More signs of home sales weakness
Realtors' group report shows lowest level in existing sales since it began keeping records in 1999.
NEW YORK (CNNMoney.com) -- The new year picked up where 2007 left off, as sales of existing homes fell in January to the lowest level in nearly a decade, according to a reading by an industry trade group released Monday.
The National Association of Realtors reported that sales by homeowners fell 0.4% in January to an annual pace of 4.89 million, down from the revised December reading of 4.91 million.
The reading was the lowest since the group began reporting annual sales pace in 1999, down 23.4% from a year earlier. Nevertheless, sales narrowly beat expectations. Economists surveyed by Briefing.com expected the report to show existing home sales slowed to an annual pace of 4.8 million.
Despite beating forecasts, analysts remained skeptical.
"This is more doom and gloom," said Northern Trust chief economist, Paul Kasriel. "The mind set for buyers now is, 'if prices are falling, why do I want to buy an asset that's going down in price?'"
The median price of a home sold during the month fell 4.6% to $201,100 from $210,900 a year earlier. Before the start of the current housing slump, it had been 11 years since prices fell compared to a year earlier.
The median price of a single-family home dropped to the lowest point since February 2005, falling 5.1% to $198,700. The trade group has tracked those sales prices going back to 1989.
The excess supply of homes on the market rose in January. Realtors estimated that there are now 4.2 million homes available for sale, which represents more than a 10-month supply. That is up from the 9.7-month supply in December.
"Homebuilders are doing their part to reduce inventory by slashing production, but demand is still weak," said Kasriel. "Everyone wants to get what the neighbor's house sold for three years ago, but that's just not going to happen."
But the Realtors said that measures to correct the housing crisis have started to show an effect in sales.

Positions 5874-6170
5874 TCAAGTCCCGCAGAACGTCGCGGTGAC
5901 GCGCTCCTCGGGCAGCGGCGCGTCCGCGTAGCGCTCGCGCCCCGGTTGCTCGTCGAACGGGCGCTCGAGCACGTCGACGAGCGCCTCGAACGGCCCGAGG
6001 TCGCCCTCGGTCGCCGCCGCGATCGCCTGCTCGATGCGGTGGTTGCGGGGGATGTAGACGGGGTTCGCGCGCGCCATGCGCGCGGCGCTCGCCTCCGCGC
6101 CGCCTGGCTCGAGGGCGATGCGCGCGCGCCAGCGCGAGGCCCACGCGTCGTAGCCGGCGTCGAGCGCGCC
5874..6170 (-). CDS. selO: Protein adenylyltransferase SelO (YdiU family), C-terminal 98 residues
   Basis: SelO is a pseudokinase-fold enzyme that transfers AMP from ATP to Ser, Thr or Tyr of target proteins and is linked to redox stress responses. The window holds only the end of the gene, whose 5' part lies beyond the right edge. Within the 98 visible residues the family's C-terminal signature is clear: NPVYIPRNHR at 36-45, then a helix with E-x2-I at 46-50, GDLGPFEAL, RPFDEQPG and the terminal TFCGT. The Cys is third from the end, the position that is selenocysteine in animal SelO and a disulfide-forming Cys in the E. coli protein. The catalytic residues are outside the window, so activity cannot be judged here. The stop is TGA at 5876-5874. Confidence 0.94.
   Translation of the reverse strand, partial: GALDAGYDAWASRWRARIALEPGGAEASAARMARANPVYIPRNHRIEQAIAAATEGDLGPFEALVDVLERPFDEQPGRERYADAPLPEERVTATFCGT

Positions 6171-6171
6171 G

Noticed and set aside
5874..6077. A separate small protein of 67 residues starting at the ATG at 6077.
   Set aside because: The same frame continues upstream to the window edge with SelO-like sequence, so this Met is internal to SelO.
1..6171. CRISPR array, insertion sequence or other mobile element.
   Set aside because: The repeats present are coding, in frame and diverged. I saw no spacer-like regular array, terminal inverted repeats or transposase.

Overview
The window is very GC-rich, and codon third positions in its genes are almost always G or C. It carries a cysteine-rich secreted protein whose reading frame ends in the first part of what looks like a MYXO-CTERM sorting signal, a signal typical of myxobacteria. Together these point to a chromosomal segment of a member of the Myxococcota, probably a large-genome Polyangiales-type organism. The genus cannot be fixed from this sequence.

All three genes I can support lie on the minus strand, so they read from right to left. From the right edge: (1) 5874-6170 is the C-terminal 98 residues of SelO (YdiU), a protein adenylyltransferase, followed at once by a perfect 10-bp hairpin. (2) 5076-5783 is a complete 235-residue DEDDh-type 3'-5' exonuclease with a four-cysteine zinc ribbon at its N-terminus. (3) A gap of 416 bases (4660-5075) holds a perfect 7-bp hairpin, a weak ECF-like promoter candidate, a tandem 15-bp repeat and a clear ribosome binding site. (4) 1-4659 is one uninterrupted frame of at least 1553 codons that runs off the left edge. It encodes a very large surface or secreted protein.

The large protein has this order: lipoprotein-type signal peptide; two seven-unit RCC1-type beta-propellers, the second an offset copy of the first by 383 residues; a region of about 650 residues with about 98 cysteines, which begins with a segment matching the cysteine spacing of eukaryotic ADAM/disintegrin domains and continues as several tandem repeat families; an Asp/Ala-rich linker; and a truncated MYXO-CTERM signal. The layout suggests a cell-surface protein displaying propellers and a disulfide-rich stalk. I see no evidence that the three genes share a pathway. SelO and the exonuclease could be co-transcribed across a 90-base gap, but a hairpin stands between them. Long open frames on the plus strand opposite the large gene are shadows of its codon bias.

"Subprime loans and other risky mortgage products have virtually disappeared form the marketplace," said Lawrence Yun, NAR chief economist. "Over the past five months, this has been reflected in soft but fairly stable home sales."
Yun believes that prices will begin to increase by the end of the year, but Kasriel believed that time frame was a bit optimistic.
"We just have a lot of inventory to work off," he said.
The downturn in housing and home building has hammered the results of the nation's largest builders.
Earlier this month, D.R. Horton (DHI, Fortune 500), the No. 2 home builder by revenue, reported a much steeper-than-expected loss in the fourth quarter. Luxury home builder Toll Brothers (TOL, Fortune 500), the No. 7 builder, reported a sharp drop in sales when it released preliminary numbers at the beginning of this month, saying it is "not yet seeing much light at the end of the tunnel."
That followed a report last month from No. 3 Lennar (LEN, Fortune 500) that showed a $1.25 billion fourth-quarter loss, the largest in the company's history. In addition No. 1 Centex (CTX, Fortune 500), No. 4 Pulte Homes (PHM, Fortune 500) and No. 5 KB Home (KBH, Fortune 500), all reported fiscal fourth-quarter losses far worse than forecasts in January, as did No. 6 Hovnanian Enterprises (HOV, Fortune 500) when it reported fiscal fourth quarter results in December.